"Amy looped her fleecy skirts with rosy clusters of azalea, & framed the white shoulders in delicate green vines. Remembering the painted boots, she surveyed her white satin slippers with girlish satisfaction, & chassed down the room, admiring her aristocratic feet all by herself."
by Louisa May Alcott
The Gable hybrid azalea 'Rosebud' is a vibrant shell-pink double. It is widely regarded as the best pink rose-form full double azalea.
The usual double & hose-in-hose azaleas look like flowers inside flowers, but this one's so curly & thickly petaled it really does look much more like a tea-rose than an azalea. When the buds are only about half opened they look like perfect rosebuds.
It can usually be counted on for six weeks of flowers, in fullest bloom for May, lasting into early June. In some years, a few blooms open prematurely for a very slight April flowering before it really gets going & completely hides its leaves & branches under dense flowering.
The ten-year height of this semi-dwarf will be anywhere from two to four feet, with spread considerably wider than tall. It is low-growing, small-leafed (inch or inch & a half leaves), & extremely hardy. It does well in full sun, though the flowers would last a bit longer in brightest shade or dappled sunlight.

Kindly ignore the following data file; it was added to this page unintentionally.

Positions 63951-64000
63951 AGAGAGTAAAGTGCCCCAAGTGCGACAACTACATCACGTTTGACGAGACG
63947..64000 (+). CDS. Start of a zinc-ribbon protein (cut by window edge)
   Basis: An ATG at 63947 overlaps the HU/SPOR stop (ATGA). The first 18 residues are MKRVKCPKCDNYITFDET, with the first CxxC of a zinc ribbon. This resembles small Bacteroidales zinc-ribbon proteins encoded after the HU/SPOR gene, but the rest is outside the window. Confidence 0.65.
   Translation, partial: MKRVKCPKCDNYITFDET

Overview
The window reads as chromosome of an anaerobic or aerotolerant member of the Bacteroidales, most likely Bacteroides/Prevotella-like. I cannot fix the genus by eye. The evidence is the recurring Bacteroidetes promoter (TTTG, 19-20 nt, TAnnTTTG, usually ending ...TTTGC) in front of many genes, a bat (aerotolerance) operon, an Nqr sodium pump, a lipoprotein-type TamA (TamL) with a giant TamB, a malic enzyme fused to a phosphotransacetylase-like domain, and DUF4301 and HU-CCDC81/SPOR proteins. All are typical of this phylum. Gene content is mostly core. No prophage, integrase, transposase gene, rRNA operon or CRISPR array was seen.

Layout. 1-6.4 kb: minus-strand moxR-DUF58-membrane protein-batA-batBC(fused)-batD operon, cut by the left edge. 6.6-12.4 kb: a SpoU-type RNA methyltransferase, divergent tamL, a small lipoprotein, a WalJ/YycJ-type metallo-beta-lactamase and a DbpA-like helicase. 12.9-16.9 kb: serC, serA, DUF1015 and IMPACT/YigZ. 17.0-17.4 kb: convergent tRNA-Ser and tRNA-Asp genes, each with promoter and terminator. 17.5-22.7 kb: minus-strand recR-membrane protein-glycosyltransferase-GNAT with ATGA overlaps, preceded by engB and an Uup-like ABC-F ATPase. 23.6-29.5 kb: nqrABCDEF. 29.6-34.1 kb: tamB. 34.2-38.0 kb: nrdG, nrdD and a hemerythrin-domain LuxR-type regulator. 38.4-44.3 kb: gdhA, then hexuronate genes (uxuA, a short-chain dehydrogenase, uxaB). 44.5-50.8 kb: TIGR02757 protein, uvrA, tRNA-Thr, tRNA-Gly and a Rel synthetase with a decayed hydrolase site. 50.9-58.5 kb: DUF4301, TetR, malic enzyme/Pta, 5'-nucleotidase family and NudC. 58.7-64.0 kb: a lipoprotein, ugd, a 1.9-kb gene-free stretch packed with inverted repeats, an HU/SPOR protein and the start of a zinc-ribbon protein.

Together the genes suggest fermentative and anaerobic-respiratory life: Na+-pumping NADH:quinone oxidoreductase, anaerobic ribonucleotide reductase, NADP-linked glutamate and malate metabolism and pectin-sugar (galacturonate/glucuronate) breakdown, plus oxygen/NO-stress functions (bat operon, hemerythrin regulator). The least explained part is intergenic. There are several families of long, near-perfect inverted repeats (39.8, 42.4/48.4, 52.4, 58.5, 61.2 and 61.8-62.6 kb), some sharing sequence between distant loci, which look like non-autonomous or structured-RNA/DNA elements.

Joseph Gable's far-reaching achievement developing many cold-hardy very flowerful azaleas in Stewartstown, Pennsylvania, is all the more remarkable because he pursued his hybrid programs to great extent as a devoted hobbyist, & was never a full-time nurseryman.
For an additional sampling of his creations, see the pages for 'Stewartstonian' & 'Purple Splendor.' For another superior roseform azalea, see also Kehr's 'White Rosebud.'
Joe developed the popular standard 'Rosebud' from Kurume azaleas. Kurumes originated as hybrids of R. kiusianum & R. kaempferi from the mountains of the island of Kyushu in Japan. His breeding increased shrub hardiness for 'Rosebud' & many other cultivars primarily with use of the Korean azalea, R. yedoense var poukhanense.
The two cultivars from which 'Rosebud' arose were 'Louise Gable' & 'Caroline Gable,' both of which were hybrids of poukhanense & kaempferi. 'Rosebud' has been further used in breeding programs, but no newer cultivar with rose-form blossoms has ever displaced this original from public admiration.
The 'Rosebud' shown here is in a sunny location among several other low-growing evergreen azaleas including Girard varieties which are descended from Joseph Gables' creations.
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